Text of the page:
directly to systolic arrays, but in this paper we adopt DGmapping to SFG arrays [11]. The main reasons are that theSFG defines array structures with minimum timing constraintsand that formal transformations from SFG to a systolic arraycan be developed [11]. The two steps involved in mapping aDG to an SFG array are processor assignment and scheduling.The nodes of the DG along the projection vector d are assignedto a common PE, where the projection maps the DG onto alower dimensional lattice of points known as processor spaceor base.


    The scheduling vector s specifies the sequence ofoperations. A plane normal to s is referred to as a hyperplane(HP). The schedule is permissible if and only if all thedependency arcs flow in the same direction across thehyperplanes and the hyperplanes are not parallel to theprojection vector d [11]. In this paper, the trellis diagramshown in Fig. 2, is considered as the DG and differentimplementation types (SFGs) for the Viterbi decoding areobtained by changing the projection and the schedule vectors.In the various implementation types discussed in this section,shown in Fig. 3, Fig. 4 and Fig. 5, nodes in the trellis areprojected onto a processor base as shown by the dashed linesand connections among various PEs in projected nodescorrespond to the arc numbers in the trellis diagram. Fig. 3 and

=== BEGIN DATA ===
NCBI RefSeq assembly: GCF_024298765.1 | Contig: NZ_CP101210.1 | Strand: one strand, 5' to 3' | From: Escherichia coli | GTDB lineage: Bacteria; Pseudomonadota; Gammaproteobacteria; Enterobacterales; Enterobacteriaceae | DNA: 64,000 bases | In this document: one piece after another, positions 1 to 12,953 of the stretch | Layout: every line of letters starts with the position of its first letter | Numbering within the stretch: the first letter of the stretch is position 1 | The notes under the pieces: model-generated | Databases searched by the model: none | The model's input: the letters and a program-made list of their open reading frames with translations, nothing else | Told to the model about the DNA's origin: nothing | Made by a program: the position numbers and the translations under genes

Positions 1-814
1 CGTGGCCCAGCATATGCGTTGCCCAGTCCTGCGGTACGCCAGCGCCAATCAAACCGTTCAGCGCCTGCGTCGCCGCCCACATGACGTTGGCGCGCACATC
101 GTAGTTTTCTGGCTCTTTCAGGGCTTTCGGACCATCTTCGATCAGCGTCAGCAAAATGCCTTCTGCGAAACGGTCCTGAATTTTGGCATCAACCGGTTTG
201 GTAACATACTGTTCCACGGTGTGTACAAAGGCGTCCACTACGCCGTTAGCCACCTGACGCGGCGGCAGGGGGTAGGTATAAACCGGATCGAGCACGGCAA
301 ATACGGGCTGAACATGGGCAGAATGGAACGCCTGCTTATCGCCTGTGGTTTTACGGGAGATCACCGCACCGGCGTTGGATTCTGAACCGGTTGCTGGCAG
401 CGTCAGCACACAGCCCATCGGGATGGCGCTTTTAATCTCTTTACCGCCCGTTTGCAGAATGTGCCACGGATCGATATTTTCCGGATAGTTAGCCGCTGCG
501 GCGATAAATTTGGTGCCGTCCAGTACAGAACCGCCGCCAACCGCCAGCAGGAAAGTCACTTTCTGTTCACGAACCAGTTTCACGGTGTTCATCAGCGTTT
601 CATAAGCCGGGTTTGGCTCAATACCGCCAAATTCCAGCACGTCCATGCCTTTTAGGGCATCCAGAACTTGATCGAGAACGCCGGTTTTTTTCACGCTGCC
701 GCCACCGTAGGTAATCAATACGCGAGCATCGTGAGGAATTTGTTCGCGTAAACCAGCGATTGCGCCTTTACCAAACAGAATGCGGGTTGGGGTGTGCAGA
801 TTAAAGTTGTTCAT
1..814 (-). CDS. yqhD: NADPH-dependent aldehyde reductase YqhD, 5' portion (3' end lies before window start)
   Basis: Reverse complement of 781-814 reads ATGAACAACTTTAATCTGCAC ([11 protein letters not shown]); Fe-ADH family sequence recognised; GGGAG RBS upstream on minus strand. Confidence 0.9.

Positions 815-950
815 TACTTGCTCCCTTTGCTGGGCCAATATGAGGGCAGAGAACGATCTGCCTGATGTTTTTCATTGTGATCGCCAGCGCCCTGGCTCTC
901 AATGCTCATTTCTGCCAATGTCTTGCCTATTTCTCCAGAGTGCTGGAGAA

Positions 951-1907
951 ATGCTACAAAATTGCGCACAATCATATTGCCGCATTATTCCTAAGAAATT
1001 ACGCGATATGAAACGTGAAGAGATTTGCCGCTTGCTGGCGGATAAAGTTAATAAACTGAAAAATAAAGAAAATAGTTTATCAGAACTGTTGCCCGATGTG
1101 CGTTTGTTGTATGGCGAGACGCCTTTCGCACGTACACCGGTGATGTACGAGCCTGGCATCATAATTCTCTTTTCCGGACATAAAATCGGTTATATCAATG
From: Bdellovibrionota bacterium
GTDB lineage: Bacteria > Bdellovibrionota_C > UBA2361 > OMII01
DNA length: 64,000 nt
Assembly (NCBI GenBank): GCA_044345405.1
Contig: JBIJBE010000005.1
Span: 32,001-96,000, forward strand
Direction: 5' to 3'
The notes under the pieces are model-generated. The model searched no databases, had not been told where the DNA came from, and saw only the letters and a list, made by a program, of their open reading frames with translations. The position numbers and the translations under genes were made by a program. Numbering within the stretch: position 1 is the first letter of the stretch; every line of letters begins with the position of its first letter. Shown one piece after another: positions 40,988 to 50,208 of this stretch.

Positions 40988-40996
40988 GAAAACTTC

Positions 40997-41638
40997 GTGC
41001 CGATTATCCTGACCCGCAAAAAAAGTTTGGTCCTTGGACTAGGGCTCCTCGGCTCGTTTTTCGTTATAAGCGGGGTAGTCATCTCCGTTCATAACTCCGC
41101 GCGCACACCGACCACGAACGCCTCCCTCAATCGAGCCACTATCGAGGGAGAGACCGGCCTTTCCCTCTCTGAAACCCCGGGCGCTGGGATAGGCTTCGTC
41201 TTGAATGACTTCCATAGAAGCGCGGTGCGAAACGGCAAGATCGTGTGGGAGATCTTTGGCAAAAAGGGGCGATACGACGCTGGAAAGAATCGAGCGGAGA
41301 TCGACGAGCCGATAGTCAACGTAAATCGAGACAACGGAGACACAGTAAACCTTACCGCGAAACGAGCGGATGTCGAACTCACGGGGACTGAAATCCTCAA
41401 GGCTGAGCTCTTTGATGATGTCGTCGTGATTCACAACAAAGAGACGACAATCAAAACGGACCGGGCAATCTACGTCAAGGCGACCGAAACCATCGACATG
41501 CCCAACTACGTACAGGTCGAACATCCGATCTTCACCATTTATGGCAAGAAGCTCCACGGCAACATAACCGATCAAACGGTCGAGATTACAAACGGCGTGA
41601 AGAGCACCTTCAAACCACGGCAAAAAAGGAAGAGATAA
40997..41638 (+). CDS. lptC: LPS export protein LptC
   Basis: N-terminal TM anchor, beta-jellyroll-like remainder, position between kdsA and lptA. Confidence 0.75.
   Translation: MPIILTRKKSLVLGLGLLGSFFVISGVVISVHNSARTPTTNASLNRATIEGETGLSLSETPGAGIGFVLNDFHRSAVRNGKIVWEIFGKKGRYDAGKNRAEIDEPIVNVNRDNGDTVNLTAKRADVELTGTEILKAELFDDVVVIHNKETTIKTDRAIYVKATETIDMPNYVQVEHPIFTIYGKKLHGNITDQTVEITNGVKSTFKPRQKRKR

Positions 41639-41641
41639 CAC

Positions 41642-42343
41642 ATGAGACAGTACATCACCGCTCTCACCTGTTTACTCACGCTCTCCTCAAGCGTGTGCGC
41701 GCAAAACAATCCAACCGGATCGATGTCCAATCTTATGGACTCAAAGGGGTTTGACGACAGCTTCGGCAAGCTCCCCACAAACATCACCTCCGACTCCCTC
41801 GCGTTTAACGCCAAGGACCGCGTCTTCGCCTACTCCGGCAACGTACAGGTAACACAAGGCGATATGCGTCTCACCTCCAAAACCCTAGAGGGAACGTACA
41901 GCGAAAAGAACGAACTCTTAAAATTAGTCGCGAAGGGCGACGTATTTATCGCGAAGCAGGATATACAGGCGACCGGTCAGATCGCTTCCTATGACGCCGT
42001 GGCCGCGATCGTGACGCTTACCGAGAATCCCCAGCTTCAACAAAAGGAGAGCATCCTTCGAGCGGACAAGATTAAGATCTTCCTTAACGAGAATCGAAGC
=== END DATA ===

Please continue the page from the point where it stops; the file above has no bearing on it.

Trellis diagram Projected nodes




    r 01/1

    Figure 3. Type-I, d and s Along X-axis

    Tedilpam Projeted noesFigure 1. State Diagram for 4-state, 1/2 Convolution Code

    Ttellis diagiam

    Figure 4. Type-II, d Along X-axis and s is DiagonalFigure 2. Trellis Diagram



    0o 4

    01 4


    11 1

  • Fig. 4, show Type I and Type II, Type III and Type IV areshown in Fig. 5, where sl and s2 indicate the schedules ofType III and Type IV, respectively. In Type I, d and s arealong the X-axis, the same direction as that of the dataflow.In Type III d is diagonal and s is along the X-axis. In Type Iand Type II, d is in the same direction. Likewise d is samefor Type III and Type IV resulting in a similar architecture.However, different schedules lead to different computationalclock cycles.

    V. EVALUATIONIn Type I, d is along X-axis, so the processor base has

    4PEs, and the number ofPEs are independent of the depth ofthe trellis. However in Type III, d is diagonal to the trellis, so

    Ns2 d